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Finding the right leadership style for you

leadership-styles

 

 

 

 

 

 

 

 

 

 

 

No two business leaders are exactly the same; true to the nature of the role, most adopt their own unique approach to motivating a team and inspiring great performance. However the majority of those approaches have their basis in widely accepted leadership styles which have been defined by years of in-depth academic research – most notably the landmark study ‘Leadership That Gets Results’ by Daniel Goleman.

Our courses in Leadership & Management are designed to be flexible and suit the needs of learners at any stage of their career. Our courses will teach you the key principles of leadership and help to develop the ability to reflect on your own skills.
 

What are the main leadership styles?

Affiliative: An affiliative leader focuses on building team morale and ensuring that everyone works together in a ‘people come first’ system. This kind of leadership works well to harness a positive atmosphere throughout the team.

Authoritative: The main characteristic of an authoritative leader is that they bring the team together and focus them on a unified vision, which everyone can work towards as a collective. This system is best utilised with a less experienced team, as those who are experts in their field may be less inclined to follow the lead of others.

Coaching: Leaders that focus on coaching tend to have the long-term aim of developing people for the future and giving staff a chance to improve while integrating new skills into their job. A coach is always happy to let team members experience different roles, and this approach can be very successful when a nurturing personality type is leading a young, enthusiastic team.

Coercive: This is widely considered to be an outdated style and should perhaps only be adopted as a last resort. This approach basically relies on team members doing what they are told without question. Understandably, this approach can lead to discontent among the team, who may feel they are being over managed or not given space to do their job.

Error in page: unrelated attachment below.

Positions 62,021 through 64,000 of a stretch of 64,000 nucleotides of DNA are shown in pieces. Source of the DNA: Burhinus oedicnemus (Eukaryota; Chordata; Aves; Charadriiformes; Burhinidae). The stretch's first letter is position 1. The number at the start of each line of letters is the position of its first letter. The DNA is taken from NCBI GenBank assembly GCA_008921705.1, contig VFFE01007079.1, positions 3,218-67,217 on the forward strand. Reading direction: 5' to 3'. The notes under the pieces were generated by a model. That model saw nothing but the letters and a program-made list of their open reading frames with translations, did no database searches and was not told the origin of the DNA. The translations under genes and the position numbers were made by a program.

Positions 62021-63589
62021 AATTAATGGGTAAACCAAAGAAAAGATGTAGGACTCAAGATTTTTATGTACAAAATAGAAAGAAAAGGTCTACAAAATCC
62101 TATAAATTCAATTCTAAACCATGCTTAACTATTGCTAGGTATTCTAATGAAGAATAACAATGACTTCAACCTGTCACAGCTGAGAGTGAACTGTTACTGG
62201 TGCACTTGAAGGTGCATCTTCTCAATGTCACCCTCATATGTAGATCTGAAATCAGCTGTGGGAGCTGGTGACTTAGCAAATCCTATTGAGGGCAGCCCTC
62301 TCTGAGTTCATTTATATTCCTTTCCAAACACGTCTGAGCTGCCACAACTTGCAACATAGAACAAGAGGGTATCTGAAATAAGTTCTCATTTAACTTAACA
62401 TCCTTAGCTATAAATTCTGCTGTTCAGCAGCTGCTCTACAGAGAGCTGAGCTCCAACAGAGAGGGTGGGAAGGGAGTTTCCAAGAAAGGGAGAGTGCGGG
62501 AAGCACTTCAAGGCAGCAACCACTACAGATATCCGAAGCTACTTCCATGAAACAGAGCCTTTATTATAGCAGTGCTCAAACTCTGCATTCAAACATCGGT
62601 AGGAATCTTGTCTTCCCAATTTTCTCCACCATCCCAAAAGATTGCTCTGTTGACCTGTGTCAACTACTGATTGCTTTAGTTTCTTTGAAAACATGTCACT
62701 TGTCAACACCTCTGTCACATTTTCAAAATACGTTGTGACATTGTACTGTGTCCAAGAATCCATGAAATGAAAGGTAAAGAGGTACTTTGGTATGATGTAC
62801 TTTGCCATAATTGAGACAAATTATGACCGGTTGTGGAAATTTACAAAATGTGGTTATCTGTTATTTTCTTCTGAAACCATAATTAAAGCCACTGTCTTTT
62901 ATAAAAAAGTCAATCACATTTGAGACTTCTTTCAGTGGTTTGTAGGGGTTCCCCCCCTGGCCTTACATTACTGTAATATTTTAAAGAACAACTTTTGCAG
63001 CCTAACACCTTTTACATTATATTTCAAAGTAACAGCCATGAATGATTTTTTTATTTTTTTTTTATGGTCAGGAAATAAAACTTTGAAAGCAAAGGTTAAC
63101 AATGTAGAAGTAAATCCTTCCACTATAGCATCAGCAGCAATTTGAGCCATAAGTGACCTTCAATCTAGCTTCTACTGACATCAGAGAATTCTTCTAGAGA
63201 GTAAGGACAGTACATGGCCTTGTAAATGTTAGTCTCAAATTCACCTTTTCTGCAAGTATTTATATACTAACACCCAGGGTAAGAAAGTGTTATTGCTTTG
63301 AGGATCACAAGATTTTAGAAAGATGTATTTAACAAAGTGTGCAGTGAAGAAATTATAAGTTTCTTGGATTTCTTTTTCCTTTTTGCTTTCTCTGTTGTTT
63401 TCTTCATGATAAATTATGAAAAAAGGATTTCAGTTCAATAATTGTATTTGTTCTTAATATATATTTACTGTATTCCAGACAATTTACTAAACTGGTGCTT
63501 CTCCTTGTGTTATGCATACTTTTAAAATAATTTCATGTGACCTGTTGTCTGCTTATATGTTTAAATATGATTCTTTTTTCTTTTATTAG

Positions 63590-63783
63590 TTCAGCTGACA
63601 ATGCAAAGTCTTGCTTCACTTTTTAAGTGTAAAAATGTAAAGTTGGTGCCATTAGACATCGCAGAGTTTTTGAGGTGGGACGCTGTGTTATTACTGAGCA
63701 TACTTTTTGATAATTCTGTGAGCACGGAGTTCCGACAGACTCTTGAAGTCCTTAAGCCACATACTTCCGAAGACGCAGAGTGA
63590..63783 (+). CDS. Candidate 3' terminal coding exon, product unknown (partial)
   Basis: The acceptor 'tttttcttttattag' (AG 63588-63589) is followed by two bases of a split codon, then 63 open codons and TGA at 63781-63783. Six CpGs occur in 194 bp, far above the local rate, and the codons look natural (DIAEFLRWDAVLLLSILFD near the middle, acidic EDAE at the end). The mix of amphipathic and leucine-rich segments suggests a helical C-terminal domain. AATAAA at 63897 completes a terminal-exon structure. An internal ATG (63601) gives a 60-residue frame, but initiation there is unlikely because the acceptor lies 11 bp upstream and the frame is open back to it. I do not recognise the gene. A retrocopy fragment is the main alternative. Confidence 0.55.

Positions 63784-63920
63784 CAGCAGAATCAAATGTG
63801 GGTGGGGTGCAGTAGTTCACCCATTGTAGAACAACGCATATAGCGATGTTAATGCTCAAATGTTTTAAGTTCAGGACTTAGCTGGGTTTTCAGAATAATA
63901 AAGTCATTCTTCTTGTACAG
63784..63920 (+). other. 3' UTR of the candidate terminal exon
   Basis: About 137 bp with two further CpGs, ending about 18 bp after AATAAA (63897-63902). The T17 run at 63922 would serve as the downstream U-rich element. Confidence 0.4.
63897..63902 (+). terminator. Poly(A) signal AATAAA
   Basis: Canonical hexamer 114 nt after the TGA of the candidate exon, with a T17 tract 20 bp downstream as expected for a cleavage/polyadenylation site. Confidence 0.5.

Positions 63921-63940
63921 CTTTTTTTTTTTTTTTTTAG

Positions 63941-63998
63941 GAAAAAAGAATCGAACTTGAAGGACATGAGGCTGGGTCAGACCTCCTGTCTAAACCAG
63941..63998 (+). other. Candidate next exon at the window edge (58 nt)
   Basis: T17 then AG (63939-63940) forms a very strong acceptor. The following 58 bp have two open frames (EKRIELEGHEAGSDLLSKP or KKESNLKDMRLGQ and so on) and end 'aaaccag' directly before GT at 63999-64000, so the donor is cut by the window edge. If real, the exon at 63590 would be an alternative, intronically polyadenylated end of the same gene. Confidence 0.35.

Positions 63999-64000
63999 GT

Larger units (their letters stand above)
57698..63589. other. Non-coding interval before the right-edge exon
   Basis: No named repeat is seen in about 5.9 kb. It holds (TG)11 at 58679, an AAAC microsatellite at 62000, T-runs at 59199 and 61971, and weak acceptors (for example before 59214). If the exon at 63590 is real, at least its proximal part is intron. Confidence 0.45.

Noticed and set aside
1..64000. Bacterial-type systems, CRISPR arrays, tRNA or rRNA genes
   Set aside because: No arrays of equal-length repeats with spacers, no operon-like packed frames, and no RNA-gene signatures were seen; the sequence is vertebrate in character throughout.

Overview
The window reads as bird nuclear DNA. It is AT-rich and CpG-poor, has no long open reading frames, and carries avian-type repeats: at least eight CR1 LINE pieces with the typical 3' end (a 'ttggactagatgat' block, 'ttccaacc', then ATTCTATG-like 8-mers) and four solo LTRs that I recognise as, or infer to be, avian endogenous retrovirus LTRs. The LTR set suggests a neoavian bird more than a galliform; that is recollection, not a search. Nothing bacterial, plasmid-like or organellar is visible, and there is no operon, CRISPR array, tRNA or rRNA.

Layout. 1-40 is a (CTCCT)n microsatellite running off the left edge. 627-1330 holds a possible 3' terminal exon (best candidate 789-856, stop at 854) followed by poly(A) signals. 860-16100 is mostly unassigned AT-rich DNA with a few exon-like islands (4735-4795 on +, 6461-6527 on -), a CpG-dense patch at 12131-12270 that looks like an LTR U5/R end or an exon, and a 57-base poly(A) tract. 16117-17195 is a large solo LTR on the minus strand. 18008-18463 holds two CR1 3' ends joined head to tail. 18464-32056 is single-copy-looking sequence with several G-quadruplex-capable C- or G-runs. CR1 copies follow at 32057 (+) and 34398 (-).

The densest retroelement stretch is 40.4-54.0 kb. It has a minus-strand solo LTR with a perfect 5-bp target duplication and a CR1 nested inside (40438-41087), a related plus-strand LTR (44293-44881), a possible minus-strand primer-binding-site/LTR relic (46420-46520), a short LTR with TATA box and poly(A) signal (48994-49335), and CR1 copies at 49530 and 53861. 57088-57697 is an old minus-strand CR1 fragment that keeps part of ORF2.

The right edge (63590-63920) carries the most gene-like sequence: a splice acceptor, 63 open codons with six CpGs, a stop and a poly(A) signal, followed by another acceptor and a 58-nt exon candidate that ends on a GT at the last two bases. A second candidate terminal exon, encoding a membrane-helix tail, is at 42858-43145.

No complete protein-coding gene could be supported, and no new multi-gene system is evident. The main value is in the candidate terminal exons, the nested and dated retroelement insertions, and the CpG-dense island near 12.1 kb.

Pacesetting: Quite the opposite of the coercive method; pacesetting leaders tend to lead by example. They look to demonstrate the positive impacts of excellence and self-discipline in the hope that the rest of the team will follow their lead. This can work very well for an eager and motivated team, but some may find that high standards and persistent focus on performance stifles their creativity.

Democratic: This one is fairly self-explanatory and it tends to engender a positive workplace atmosphere. The democratic leader often asks team members for their opinion, and takes their feedback seriously, incorporating it into decision making processes. This inclusion will make team members feel valued. To work effectively, this approach depends on having team members knowledgeable enough to make a valid contribution to decision making processes.
 

Which style is right for you?

Many leaders do not instinctively know which is the right style to adopt. It is often the case that finding the right approach is an ongoing process of discovery with a fair amount of trial and error involved. That is why our courses are ideal for those looking to discover their leadership identity, giving you the opportunity to utilise you newly developed skills in real environments and finding what kind of approach works best with your personality type.

To find out more about our range of Leadership & Management qualifications at all levels, contact us today.

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